The party was formed by a group of British-educated, middle- class Chinese who had returned to Singapore in the early s after studying in Britain. Rajaratnam, the party sought to attract a following among the mostly poor and non-English-speaking masses. Lee had served as a legal adviser to a number of trade unions and, byhad earned a reputation for his successful defense of the rights of workers.

He also helped defend Chinese students arrested during the student demonstrations protesting national service. Lee, a fourth- generation Singaporean, was educated at Raffles Institution and Cambridge University, where he took a double first first-class honors in two subjects in law.

Through his work with the unions and student groups, Lee had made many contacts with anticolonialists, noncommunists and communists alike.

Present at the inauguration of the PAP were a number of noted communists and procommunists, including Fong Swee Suan and Devan Nair, who both joined the new party. The PAP proposed to campaign for repeal of the Emergency regulations, union with Malaya, a common Malayan citizenship, Malayanization of the civil service, and free compulsory education.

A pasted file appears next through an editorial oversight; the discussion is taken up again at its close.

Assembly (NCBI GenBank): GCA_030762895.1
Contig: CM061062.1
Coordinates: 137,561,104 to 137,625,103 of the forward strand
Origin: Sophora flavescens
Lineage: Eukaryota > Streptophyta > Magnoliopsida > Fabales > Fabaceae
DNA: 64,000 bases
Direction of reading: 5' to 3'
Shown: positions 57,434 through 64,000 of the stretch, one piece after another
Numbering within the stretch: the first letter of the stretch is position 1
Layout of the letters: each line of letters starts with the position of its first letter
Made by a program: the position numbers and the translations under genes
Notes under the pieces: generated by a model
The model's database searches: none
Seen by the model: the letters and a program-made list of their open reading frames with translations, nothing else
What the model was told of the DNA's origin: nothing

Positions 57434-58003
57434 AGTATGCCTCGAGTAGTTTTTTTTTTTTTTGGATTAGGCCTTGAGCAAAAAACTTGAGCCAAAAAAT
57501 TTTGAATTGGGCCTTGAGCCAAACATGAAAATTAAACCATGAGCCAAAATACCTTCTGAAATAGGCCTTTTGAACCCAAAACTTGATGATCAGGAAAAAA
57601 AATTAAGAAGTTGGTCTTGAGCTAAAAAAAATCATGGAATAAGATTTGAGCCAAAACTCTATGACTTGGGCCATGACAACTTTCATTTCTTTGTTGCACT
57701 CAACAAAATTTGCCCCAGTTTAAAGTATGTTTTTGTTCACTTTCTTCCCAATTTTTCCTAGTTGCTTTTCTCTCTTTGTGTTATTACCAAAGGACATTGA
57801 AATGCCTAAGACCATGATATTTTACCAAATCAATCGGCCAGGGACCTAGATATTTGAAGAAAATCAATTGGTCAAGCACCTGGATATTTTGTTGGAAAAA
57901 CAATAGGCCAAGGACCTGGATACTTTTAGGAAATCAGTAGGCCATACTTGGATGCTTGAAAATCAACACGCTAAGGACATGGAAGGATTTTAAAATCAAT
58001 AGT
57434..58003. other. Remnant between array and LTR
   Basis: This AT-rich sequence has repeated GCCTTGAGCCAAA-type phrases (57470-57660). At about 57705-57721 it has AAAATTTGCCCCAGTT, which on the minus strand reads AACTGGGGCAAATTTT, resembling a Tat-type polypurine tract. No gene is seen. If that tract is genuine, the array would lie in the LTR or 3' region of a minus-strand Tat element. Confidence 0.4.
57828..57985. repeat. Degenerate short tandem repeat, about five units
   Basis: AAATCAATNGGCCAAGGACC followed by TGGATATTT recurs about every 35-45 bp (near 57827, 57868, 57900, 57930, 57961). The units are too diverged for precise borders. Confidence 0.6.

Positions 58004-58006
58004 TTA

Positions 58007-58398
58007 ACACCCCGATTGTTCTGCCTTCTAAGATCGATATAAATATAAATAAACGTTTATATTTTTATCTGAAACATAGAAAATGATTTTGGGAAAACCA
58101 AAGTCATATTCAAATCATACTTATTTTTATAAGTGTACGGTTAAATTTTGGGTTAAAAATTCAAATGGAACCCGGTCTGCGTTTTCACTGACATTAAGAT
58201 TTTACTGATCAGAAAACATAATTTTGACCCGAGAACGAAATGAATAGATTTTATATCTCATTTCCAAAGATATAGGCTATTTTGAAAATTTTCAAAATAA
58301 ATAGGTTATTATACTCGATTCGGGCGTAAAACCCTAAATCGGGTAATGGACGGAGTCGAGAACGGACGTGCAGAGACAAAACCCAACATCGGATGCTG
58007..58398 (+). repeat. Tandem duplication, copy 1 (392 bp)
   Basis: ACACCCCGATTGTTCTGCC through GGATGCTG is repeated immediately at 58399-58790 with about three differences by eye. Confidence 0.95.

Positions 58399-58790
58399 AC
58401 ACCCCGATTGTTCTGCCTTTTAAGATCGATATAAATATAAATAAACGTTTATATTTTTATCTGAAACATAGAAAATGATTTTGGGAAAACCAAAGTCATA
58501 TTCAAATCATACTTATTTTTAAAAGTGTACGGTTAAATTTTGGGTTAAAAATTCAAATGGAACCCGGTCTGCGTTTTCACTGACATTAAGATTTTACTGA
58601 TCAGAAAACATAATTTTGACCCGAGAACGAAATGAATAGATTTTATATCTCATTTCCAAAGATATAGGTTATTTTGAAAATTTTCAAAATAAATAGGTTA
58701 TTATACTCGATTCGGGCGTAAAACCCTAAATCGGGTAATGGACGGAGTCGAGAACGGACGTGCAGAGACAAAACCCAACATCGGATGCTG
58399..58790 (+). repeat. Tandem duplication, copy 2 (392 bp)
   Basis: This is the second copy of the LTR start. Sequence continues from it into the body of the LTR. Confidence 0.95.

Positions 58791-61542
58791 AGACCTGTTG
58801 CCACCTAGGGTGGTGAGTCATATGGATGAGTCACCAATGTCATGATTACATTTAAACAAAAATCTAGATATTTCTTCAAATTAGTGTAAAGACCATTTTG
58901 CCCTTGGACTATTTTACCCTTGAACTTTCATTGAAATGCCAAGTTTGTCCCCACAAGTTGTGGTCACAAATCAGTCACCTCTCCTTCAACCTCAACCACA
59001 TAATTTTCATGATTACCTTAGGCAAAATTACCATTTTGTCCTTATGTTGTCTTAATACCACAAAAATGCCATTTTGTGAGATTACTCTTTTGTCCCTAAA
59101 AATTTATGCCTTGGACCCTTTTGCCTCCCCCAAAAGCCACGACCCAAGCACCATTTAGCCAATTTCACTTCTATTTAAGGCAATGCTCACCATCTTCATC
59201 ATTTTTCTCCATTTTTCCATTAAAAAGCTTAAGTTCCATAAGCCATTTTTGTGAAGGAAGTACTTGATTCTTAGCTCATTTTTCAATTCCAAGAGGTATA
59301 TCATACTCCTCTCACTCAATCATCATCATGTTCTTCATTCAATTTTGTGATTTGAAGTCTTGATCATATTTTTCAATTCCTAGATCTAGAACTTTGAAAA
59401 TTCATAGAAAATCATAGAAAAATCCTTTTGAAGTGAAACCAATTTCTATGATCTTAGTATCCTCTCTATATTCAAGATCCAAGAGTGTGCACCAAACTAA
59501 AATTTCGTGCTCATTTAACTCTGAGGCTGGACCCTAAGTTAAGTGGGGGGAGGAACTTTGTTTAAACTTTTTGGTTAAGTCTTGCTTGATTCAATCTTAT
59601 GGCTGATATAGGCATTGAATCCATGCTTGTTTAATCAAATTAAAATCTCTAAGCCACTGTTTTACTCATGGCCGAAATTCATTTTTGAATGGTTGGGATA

Ending colonialism, however, was the first priority of Lee and the PAP leadership, although they concluded this could be accomplished only with support from the Chinese-educated public and the communist-controlled trade unions. The PAP, calculating that a united front with the communists was necessary to end colonialism, declared itself noncommunist, neither pro- nor anticommunist, preferring to put off until after independence any showdown with the communists.

Meanwhile, two other political parties prepared to contest the upcoming election. The Progressive Party, whose leaders had earned a reputation as the "Queen's Chinese" for their procolonial positions and conservative economic policies, had little appeal for the masses of working-class Chinese who were newly enfranchised to vote in the election.

Automatic registration of voters had increased the electorate from 76, in to more thanShortly before the elections, wealthy and influential members of the Chinese Chamber of Commerce formed the new Democratic Party, which championed the causes of improved Chinese education, establishment of Chinese as an official language, and liberal citizenship terms for the China-born.

Although these issues appealed to Singapore's China-born lower classes, this same group was disenchanted with the party's conservative economic platform, which closely resembled that of the Progressive Party.

Election fever gripped Singapore during the month-long campaign, and the results of the April 2 contest sent shock waves as far as Britain, where it had been expected that the Progressive Party would win handily.